Mediterranean wetlands are rich and vulnerable ecosystem, increasingly threatened by anthropogenic activities. When preserved, they can deliver a wide range of ecosystem services contributing to human well-being. Therefore, the project first provides a global picture of the ecosystem services panel provided by each pilot site. This inventory was then completed by an economic assessment focused on one service of adaptation to climate change. Using revealed preferences methods, this approach highlights deeply context dependent results, which are not aimed to be compared due to the specificity of each approach carried out:
Except from the methodological lessons learnt, this original exploratory approach in the Mediterranean region is a first step to better consider regulating services as low cost and environmental friendly solutions to mitigate climate change impacts, compared to technological solutions. Integrated in cost benefits analysis, these results could locally inform decision making process in the future, by considering not only the ecosystem services usually traded on commercial markets, but the ecosystem value as a whole.
Worldwide, Mexico is one of the most vulnerable countries to the effects of climate change according to the National Commission for Knowledge and Biodiversity Use (CONABIO). Its geographical location, climatic, orographic and hydrological conditions, contributes greatly to this situation. Fifteen million Mexicans are at risk to suffer directly flood effects and, at the other extreme, desertification could affect up to 40 percent of arable national area. Recently, vulnerability studies show that coastal populations are the most vulnerable because higher sea levels as well as the frequency and magnitude of hydrometeorological phenomena are expected. The devastating effects of these events have highlighted the necessity to propose, select, design, and inclusive assessment adaptation measures that enable people to adapt to new climatic conditions, which vary in different time scales and present own characteristics in each region and country.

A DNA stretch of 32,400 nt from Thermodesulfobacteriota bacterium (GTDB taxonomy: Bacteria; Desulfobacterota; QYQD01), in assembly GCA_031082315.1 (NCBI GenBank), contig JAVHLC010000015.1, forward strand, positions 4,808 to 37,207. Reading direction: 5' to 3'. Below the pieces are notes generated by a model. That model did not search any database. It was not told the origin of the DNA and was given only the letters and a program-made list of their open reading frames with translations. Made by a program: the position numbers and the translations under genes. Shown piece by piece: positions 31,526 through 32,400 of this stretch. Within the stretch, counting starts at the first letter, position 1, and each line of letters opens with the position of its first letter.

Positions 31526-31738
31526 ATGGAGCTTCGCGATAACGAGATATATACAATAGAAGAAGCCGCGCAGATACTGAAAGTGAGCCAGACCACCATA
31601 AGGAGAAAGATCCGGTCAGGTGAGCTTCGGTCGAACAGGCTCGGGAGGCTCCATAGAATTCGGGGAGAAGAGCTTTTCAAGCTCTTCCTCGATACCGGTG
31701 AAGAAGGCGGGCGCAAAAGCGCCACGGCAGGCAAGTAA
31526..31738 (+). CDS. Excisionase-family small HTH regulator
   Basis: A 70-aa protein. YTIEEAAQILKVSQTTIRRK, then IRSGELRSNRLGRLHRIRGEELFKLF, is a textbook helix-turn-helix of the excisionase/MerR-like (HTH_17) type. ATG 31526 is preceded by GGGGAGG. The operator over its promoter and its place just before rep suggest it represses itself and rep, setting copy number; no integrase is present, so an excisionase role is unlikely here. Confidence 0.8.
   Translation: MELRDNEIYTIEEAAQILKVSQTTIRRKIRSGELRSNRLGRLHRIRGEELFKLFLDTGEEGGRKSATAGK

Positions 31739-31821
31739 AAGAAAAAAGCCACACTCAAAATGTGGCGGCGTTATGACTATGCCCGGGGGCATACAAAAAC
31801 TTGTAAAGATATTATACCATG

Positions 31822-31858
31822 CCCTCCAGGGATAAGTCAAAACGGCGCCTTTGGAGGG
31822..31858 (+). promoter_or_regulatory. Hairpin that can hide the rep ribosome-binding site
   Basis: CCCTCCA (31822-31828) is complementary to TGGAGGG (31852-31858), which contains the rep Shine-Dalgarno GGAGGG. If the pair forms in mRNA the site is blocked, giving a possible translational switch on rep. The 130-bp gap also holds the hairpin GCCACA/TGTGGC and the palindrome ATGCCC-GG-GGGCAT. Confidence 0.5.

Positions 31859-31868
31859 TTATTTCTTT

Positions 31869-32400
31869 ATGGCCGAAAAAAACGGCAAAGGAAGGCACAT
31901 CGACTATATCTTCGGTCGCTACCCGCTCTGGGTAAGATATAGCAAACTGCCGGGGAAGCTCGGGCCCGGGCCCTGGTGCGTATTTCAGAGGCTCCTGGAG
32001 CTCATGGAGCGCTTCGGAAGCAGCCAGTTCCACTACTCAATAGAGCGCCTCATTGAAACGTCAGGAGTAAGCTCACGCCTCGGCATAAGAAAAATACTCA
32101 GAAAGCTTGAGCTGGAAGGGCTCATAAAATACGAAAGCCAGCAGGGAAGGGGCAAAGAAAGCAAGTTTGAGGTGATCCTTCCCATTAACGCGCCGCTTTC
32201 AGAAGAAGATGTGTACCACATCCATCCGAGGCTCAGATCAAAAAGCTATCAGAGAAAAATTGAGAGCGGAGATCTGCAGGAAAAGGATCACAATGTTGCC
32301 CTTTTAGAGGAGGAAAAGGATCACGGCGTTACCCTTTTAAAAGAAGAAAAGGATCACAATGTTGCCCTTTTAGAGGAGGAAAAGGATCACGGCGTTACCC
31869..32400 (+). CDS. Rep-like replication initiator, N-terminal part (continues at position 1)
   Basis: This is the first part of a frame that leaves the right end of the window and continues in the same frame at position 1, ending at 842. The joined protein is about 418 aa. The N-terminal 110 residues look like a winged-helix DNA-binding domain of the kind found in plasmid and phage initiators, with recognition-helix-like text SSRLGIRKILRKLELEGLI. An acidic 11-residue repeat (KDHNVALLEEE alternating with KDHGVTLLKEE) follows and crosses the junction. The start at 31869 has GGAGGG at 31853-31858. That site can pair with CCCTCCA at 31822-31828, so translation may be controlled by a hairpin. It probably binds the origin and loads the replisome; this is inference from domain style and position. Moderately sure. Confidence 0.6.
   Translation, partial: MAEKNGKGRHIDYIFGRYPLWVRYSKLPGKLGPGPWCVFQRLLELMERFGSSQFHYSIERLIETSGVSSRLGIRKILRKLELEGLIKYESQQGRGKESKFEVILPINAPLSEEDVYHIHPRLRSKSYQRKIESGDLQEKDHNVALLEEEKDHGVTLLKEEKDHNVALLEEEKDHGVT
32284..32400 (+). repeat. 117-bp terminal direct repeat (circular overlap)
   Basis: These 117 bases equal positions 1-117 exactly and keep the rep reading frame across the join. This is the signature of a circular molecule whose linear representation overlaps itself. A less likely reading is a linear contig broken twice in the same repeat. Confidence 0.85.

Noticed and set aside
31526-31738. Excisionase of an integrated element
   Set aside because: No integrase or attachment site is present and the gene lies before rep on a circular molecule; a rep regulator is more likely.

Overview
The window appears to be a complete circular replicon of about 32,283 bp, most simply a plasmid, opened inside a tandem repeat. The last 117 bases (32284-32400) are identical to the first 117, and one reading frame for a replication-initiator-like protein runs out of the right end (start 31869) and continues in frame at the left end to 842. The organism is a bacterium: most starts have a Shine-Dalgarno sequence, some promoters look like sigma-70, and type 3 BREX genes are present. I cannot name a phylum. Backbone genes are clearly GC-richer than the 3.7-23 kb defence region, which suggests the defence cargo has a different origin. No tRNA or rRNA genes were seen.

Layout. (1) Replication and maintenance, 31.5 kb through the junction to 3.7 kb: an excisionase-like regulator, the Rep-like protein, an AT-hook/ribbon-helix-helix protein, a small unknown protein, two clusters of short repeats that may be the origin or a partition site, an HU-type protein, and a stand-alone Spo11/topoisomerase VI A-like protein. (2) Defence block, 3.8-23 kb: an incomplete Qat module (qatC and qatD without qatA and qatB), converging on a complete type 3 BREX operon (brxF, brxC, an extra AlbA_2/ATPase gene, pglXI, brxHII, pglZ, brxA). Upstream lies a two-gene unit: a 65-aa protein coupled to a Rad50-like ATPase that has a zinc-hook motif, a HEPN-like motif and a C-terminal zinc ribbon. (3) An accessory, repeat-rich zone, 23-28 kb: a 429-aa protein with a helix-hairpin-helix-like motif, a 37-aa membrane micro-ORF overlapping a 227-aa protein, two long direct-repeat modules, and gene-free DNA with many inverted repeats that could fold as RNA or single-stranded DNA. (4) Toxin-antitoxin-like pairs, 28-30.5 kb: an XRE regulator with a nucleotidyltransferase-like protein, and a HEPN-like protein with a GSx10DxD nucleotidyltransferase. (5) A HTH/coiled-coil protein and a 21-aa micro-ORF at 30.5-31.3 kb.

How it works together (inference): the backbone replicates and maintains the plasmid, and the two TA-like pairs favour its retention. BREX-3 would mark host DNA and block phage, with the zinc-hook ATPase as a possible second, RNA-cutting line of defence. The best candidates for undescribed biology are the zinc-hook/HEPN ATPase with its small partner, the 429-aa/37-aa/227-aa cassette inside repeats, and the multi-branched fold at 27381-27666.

To develop efficient adaptation measures to climate change, it is a priority to consider various factors such as vulnerability itself, the ability to change our habits, the change dimension in climatic conditions, public policy issues, among others. It is also necessary to have knowledge about the impacts chain, the effect on the productive sectors (agriculture, water, energy, health, coastal, food production) and the so-called cascading effects through which it is possible to understand, for example, such as an environmental situation can trigger a social. Within this context, the design of the adaptation measure should at least consider: a) The definition of the problem; b) The identification of its causes; c) The identification and articulation of policy response; d) The identification of the main barriers of the measure, which are different for each region or locality; e) The formulation of expected results and the design of responses - projects to overcome key barriers; f) The revision of the above steps in order to ensure access to funds (e.g. Adaptation Fund, United Nations) and/or existing supports. These activities represent the minimum set in order to define a measure adaptation project with a logical structure, being crucial the experts consulting during the different stages and confirming the local context.
It is well known that the effects of climate change will affect all nations, in complex ways. In North America and particularly in Mexico, the vulnerability to climate change will depend on the effectiveness of the proposed measures, the adaptation time and the implementation of new policy schemes. Within this context, Mexico should work on the design of adaptation measures considering the ecosystem-based adaptation concept and also based on multiparty initiatives, to perform more ecological government solutions, in which communities and other public and private stakeholders should work together to achieve adequate adaptation and sustainable development.